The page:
We leave for a two-hour drive to a heritage hotel Dutch Bungalow in Fort Kochi where we will stay for three nights. The hotel is spacious and has a swimming pool. After lunch we will get our bearings both historically and geographically, taking in the dramatic Chinese fishing nets, the house of Vasco da Gama and the church of Saint Francis. We will also seek out some of the modern art scene which features in the biannual contemporary art show here in January. Before supper we will attend a Kathakali classical dance theatre. On Thursday we will explore the Synagogue and particularly the Mattancherry Palace which has some of the most noted Hindu mural paintings of the Ramayana. In the early evening we are planning an optional visit to an Ayuvedic Doctor who will diagnose your body type and recommend what kind of food suits you. On Friday we will drive 90 minutes to board one of the famous traditional houseboats where we will explore some of the waterways and enjoy a good lunch. We will then return to Fort Kochi for the night. While in Kochi, I aim that we should watch a film from the Keralan school, which is quite different in style and content to Bollywood, heralding from Mumbai.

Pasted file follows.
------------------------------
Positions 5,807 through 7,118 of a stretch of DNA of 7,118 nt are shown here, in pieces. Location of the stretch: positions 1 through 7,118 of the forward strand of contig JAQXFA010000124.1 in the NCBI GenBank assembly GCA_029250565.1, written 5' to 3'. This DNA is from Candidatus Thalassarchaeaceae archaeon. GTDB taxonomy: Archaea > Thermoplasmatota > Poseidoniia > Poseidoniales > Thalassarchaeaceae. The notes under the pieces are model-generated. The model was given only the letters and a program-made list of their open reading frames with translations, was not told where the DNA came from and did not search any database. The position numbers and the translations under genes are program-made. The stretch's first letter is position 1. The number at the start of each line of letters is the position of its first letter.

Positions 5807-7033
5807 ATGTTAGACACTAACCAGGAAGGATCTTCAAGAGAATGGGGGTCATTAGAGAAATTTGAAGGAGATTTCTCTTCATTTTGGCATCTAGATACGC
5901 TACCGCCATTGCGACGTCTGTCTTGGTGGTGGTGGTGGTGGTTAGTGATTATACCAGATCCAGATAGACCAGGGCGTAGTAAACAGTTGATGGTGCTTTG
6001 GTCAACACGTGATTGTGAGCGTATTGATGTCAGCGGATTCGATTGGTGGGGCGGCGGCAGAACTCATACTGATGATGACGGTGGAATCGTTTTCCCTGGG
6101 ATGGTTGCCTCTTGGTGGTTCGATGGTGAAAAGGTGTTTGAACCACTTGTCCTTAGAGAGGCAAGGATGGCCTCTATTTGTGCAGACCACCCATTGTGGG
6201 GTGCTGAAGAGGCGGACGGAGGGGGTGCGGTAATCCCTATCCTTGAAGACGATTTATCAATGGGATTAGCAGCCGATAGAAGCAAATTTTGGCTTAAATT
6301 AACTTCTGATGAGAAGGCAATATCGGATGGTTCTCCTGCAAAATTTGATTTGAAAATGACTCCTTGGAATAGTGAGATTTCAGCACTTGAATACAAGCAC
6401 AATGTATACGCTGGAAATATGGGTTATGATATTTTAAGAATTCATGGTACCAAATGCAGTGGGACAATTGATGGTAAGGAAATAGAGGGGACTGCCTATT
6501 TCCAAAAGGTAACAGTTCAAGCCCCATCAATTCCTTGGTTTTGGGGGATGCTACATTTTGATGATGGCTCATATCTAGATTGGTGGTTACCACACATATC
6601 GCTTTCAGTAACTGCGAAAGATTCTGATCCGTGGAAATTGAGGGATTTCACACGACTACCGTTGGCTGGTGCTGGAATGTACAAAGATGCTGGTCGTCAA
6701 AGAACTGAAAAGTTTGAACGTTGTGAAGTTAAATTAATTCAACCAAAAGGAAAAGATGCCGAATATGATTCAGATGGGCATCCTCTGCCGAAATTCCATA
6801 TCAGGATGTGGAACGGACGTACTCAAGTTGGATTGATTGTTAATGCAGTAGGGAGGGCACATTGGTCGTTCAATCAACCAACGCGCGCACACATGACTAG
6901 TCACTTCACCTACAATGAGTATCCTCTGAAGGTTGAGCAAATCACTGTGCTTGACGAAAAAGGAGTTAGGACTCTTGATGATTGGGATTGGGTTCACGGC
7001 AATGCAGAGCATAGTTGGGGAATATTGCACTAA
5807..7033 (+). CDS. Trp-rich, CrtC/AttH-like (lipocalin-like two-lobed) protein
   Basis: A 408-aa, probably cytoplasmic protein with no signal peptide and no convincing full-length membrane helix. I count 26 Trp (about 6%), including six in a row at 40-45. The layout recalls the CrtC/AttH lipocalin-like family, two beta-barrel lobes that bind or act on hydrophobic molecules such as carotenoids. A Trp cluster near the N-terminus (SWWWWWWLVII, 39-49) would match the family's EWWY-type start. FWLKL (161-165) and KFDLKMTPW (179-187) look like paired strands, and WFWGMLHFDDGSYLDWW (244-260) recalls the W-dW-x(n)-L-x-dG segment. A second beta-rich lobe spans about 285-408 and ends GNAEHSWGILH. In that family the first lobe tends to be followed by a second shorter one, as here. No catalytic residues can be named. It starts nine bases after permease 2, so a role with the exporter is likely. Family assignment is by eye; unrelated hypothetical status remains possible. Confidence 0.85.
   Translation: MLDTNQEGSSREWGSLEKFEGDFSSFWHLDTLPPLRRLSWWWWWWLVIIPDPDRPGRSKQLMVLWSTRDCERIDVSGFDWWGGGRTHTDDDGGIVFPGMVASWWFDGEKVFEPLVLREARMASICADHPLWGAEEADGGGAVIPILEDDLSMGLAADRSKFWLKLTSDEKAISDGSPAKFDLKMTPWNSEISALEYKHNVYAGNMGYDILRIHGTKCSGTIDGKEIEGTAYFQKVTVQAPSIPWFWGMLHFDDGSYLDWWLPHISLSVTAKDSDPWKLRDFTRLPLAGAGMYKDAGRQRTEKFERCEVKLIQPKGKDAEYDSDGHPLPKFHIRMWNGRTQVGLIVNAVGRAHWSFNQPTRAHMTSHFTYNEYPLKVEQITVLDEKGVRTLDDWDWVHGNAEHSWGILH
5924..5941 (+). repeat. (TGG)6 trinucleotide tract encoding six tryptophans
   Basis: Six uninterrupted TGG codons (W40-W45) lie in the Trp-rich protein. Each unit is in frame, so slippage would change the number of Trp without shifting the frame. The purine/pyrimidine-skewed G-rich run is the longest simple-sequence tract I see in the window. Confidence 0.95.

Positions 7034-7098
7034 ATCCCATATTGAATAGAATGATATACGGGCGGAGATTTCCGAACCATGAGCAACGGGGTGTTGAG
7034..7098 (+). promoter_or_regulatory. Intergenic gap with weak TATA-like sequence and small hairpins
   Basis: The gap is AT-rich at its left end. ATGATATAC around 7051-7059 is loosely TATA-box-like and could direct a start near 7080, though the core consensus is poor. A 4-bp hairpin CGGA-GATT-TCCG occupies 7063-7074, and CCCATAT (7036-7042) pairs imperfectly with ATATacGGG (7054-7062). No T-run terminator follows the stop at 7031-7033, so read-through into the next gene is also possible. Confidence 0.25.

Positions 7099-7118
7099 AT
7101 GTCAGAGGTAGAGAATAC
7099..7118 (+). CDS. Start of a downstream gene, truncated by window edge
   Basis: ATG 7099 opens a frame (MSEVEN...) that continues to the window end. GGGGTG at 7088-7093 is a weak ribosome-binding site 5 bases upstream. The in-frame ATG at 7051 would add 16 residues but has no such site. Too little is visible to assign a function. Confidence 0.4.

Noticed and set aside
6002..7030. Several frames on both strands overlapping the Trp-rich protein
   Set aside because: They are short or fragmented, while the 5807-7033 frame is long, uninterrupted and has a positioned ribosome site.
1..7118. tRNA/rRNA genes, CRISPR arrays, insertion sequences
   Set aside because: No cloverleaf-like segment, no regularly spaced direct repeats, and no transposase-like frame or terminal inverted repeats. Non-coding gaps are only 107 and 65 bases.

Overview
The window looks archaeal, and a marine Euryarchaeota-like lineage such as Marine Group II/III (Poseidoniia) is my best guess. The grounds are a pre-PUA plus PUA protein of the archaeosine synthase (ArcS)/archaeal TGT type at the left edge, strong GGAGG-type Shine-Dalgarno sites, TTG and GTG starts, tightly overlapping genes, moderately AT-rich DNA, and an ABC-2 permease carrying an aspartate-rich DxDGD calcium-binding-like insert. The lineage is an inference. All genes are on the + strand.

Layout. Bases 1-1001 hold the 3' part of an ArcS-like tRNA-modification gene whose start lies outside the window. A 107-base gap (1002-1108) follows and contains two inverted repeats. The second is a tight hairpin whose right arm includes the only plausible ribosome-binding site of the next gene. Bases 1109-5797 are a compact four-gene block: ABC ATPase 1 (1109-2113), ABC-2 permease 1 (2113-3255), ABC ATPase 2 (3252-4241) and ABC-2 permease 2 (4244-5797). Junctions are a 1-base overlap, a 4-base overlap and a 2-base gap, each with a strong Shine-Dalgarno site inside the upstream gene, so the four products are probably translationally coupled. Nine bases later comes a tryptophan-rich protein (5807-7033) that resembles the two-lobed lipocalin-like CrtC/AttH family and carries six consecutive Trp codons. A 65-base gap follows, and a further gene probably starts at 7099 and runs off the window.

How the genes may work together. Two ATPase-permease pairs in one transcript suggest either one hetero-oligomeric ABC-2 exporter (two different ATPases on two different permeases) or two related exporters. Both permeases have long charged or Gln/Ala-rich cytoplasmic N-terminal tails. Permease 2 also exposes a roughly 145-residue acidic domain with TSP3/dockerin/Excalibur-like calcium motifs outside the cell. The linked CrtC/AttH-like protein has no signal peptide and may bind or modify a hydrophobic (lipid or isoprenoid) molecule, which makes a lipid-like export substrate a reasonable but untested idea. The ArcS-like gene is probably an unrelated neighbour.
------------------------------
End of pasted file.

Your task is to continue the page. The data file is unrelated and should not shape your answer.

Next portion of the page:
Saturday 18th November – Sunday 19th November
Leaving in the morning we will drive inland to Munnar, one of the hill station towns set in a spectacular mountain landscape. On the way we will stop for lunch to break the four hour journey. Entering Munnar we will pause at the Tea Museum where we will meet our friend Divya who will be with us for a few days. She is an expert on the tea plantations and is also very good at explaining the intricacies of Hinduism. We arrive at our hotel, The Hotel Dream Catcher set amongst the lofty clouds. We have been able to book four of the hotel’s special tree houses which are available on a first come basis at a supplement of £140 over two nights. Supper in the hotel. On Sunday we spend the day exploring the history and cultural life of a tea picker, packer and producer. We will have practical experience of picking in the tea plantations following the tea’s journey to the factory, sharing meals with the workers and understanding the subtleties of tea tasting.

Monday 20th November